Documentary filmmaker Bart Layton puts a spoiler in the title of The Imposter, a gripping new film with more suspense and better twists than a dozen Hollywood thrillers put together.
The Imposter recounts the strange true story of Nicholas Barclay, a towheaded, rebellious 13-year-old who went missing in San Antonio in 1994. In 1997, the still-grieving family received a call from authorities in Spain, claiming that Nicholas had resurfaced, three years older and severely traumatized. Within five minutes, The Imposter reveals things are not what they seem, and that a dark-haired, brown-eyed French-Algerian 23-year-old was claiming to be the blue-eyed, blond American teen.
We know this because the titular imposter, later identified as Frédéric Bourdin, serves as one of the film's primary on-screen narrators and explains the turn of events that led him to a modest home in San Antonio. Initially, Bourdin simply wanted to get off the streets and find security in a home for wayward teens. Pressed to reveal his identity, Bourdin claimed to be an American and used access to a phone and fax machine to gain access to the U.S. network regarding missing and exploited children.
In a sequence worthy of the film Catch Me If You Can, Bourdin realized he loosely fit Nicholas Barclay's description and claimed to be the young missing Texan, with no forethought about the likely consequences. Layton relies on dramatized sequences from 1997, but uses the interviewees' narration to drive the action, instead of the actors.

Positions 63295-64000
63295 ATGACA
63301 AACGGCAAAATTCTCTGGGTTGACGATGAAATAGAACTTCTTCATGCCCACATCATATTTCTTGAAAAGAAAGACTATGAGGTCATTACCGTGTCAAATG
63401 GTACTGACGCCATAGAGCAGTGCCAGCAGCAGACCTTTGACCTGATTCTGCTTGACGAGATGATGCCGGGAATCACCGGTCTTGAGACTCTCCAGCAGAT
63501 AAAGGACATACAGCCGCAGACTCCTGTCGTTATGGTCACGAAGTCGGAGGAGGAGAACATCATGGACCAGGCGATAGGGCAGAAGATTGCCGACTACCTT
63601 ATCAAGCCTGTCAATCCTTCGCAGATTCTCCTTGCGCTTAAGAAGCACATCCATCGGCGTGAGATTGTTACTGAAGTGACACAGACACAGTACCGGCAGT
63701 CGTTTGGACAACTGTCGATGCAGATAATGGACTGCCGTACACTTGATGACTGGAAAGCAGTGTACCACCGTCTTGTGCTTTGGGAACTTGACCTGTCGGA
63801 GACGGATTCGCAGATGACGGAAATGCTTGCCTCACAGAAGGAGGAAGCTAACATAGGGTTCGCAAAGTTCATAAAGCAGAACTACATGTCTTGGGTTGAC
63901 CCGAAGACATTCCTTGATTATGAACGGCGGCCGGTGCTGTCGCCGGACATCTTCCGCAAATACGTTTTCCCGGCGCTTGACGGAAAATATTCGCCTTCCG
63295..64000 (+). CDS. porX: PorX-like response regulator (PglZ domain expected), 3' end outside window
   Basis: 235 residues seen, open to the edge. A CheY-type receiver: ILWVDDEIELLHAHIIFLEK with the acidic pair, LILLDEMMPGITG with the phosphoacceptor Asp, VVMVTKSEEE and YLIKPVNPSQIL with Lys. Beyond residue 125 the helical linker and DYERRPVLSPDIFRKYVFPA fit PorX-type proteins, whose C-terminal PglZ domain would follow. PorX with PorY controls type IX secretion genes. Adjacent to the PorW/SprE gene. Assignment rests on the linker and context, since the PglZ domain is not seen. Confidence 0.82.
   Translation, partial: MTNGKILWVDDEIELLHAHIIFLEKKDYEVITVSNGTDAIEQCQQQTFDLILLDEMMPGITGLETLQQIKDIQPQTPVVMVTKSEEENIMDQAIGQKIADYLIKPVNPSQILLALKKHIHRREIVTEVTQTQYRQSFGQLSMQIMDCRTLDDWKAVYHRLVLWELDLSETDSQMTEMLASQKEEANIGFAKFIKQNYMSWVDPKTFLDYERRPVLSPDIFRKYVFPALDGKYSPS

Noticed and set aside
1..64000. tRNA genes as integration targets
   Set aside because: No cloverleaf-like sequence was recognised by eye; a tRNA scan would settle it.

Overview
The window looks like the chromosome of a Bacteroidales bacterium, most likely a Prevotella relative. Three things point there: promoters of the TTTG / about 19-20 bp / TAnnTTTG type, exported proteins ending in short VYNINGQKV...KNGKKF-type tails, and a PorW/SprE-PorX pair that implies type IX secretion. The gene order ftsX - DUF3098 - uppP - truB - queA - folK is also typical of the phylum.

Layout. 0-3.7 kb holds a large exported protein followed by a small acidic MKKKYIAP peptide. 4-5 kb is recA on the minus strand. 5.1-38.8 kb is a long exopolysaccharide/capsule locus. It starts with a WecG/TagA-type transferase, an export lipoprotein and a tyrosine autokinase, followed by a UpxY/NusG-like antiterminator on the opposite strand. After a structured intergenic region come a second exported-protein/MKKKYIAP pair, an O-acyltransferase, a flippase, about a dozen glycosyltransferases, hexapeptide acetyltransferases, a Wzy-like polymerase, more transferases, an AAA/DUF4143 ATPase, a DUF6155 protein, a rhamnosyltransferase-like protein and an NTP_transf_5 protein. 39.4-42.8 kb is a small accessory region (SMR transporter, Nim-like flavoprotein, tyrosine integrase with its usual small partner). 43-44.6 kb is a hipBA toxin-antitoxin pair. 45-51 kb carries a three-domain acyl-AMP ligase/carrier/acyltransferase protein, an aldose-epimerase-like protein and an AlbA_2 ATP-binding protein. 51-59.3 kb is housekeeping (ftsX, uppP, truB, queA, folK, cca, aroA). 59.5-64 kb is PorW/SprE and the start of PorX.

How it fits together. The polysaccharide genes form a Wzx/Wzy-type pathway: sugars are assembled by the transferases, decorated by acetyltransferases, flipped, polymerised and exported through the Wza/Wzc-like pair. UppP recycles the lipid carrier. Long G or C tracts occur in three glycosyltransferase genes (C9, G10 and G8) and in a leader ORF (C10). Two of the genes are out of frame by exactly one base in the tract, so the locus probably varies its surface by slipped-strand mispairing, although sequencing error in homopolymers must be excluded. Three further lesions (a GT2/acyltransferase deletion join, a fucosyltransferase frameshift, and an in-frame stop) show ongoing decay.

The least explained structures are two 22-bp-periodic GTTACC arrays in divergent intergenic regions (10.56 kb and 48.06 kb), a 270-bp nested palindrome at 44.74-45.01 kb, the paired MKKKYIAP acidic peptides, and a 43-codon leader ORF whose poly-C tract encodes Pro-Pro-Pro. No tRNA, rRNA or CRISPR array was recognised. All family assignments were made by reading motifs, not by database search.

The Imposter intercuts between interviews with Bourdin, U.S. diplomats, FBI agents, and members of Nicholas' family, including his adult sister Carey Gibson. Gibson describes the family's grief at Nicholas' vanishing, their jubilation at his discovery, and her journey to Spain to retrieve him. And when they meet at the children's home, she even identifies him as Nicholas, to Bourdin's surprise. The American family attributes his change in voice and appearance partly due to three years of adolescence, but also to the physical and psychological toll of his ordeal, which he claims involved torture and sexual slavery.
Nicholas's family clearly has endured their own trauma in the boy's tragic disappearance and three years of uncertainty. They seem so distraught by their loss that they'd rather accept a false narrative than focus on such contradictory evidence as Bourdin's inability to speak unaccented English. Or do they have their own hidden agenda in the situation? And given that Bourdin is an admitted liar, should we accept any of his story at face value?
When the action shifts from Europe to America, Layton occasionally uses pop oldies like David Bowie's "Queen Bitch" for Hollywood-style montages. The film doesn't quite match Errol Morris' intricate analysis of fact vs. hearsay in The Thin Blue Line. Primarily, The Imposter relies in its colorful subjects, including a crusty private investigator and a white-collar FBI officer, to unravel the various deceptions. The film may reveal one of its secrets early on, but it drops bombshells that make you re-evaluate earlier scenes in a completely different light.
Following 2010's Exit Through the Gift Shop and Catfish, The Imposter considers the slippery relationship between truth, fiction, and our ability to distinguish between the two. You half except to hear Bourdin ask the famous question, "What are you going to believe — me, or your own two eyes?"
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